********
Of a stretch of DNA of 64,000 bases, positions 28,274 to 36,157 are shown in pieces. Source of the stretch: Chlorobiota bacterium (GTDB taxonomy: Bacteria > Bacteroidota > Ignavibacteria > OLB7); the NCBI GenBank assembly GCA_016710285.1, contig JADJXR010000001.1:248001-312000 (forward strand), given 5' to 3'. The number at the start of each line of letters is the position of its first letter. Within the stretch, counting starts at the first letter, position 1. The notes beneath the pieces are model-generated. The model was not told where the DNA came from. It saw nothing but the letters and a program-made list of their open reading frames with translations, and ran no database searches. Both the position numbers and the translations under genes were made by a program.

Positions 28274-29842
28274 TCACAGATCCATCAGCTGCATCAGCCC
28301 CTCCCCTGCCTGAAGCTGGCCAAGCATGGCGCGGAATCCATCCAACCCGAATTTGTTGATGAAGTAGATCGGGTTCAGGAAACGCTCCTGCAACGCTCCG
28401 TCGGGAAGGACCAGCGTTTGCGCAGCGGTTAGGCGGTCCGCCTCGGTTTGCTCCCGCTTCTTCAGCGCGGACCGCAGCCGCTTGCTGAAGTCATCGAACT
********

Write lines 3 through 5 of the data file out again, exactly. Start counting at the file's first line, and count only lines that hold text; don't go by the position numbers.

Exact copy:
28274 TCACAGATCCATCAGCTGCATCAGCCC
28301 CTCCCCTGCCTGAAGCTGGCCAAGCATGGCGCGGAATCCATCCAACCCGAATTTGTTGATGAAGTAGATCGGGTTCAGGAAACGCTCCTGCAACGCTCCG
28401 TCGGGAAGGACCAGCGTTTGCGCAGCGGTTAGGCGGTCCGCCTCGGTTTGCTCCCGCTTCTTCAGCGCGGACCGCAGCCGCTTGCTGAAGTCATCGAACT